This week I’m writing about the possibility of worshiping our clothes. No, not necessarily our clothes, perhaps clothes in general, or maybe a brand of clothes. “Brand worship,” after all, springs from the common vernacular beside phrases like “on the altar of fashion.”
I googled that last phrase, “on the altar of fashion,” and found a string of things being sacrificed there: comfort, spinal health, true beauty, virtue, goodness, money, long hair, one’s cats (for real), faith. Repeatedly women (and men, too) confessed to sacrificing valuable things in pursuit of looking “fashionable.”
Charles Spurgeon once wrote:
The great guide of the world is fashion and its god is respectability—two phantoms at which brave men laugh… You ask, “Is it fashionable? If it is fashionable, it must be done.” Fashion is the law of multitudes, but it is nothing more than the common consent of fools.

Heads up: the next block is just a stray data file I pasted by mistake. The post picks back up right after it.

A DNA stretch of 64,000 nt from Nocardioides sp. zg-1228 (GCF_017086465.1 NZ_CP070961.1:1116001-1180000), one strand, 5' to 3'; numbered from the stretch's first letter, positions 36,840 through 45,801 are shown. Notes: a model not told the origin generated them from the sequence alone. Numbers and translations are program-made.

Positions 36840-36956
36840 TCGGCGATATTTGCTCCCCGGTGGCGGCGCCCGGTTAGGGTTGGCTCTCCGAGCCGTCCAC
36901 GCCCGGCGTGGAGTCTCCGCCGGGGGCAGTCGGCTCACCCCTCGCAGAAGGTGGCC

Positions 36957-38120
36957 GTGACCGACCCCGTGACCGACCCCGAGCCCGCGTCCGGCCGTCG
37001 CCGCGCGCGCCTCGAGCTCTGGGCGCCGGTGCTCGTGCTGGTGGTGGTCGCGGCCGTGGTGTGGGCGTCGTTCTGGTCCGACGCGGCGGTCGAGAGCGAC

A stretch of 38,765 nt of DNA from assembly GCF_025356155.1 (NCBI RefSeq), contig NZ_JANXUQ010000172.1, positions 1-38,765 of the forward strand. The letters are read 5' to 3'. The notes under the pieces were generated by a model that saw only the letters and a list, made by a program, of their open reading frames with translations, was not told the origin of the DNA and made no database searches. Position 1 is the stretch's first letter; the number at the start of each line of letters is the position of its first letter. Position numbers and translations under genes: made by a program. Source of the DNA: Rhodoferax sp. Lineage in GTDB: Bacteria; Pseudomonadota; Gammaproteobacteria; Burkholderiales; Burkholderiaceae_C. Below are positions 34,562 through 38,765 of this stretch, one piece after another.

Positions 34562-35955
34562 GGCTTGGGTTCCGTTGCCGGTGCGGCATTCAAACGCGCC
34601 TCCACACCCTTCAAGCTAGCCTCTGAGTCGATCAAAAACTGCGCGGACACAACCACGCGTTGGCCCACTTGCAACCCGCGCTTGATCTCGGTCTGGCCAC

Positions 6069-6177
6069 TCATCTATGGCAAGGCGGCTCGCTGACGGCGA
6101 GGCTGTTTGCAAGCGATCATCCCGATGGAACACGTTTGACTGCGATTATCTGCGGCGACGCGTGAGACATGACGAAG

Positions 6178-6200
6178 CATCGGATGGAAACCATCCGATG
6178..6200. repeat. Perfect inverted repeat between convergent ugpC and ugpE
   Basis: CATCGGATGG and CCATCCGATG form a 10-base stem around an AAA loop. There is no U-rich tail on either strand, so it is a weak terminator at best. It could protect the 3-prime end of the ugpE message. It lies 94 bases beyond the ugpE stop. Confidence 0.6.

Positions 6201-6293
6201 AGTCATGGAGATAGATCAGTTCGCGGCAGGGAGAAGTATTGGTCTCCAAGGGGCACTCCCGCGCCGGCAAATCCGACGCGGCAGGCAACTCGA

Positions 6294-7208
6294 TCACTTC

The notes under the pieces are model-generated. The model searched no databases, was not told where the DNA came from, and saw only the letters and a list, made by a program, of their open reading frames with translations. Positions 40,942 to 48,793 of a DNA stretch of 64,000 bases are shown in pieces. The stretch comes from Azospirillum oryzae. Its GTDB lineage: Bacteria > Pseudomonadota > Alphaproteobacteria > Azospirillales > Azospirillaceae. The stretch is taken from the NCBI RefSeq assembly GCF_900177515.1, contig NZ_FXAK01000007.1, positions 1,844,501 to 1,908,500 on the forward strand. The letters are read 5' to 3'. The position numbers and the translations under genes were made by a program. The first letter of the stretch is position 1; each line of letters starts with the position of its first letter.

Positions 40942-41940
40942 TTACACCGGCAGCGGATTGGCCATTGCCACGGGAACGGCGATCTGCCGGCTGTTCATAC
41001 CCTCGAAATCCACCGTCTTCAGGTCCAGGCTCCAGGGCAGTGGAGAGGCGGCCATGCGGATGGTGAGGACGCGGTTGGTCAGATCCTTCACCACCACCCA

Fashion is more than clothes, it’s the ever moving target of public acceptance. As a god, it is needy and difficult to please, never satisfying and never satisfied.
The brand idol rivals the power of fashion as it deceives the masses with promises of security and belonging. Wearing Nike or Coach or Converse or Urban Outfitters puts you into a category of people, a community of the like-minded, a family but more uniformly well-dressed. Brands convince us that our faithfulness will be rewarded with status and belonging.
Recently I bought a shirt from the temple that is Anthropologie. As the clerk wrapped it in tissue paper I asked about the return policy on clearance items. I said, “Here’s the thing, I don’t know if I like this because it’s beautiful or if I like it because it’s from this store.”
Stores convince us that they’re reliable, that the clothes they carry will communicate a certain image, a cool, cohesive persona. And we can sometimes buy into it so fully that our self becomes the one we’re sold.
When clothes or fashion or the brand on my shirt becomes a source of significance or security, when I judge my value by the contents of my closet, when I let a store tell me who I am—that’s idolatry.
And God really, really, really dislikes idolatry.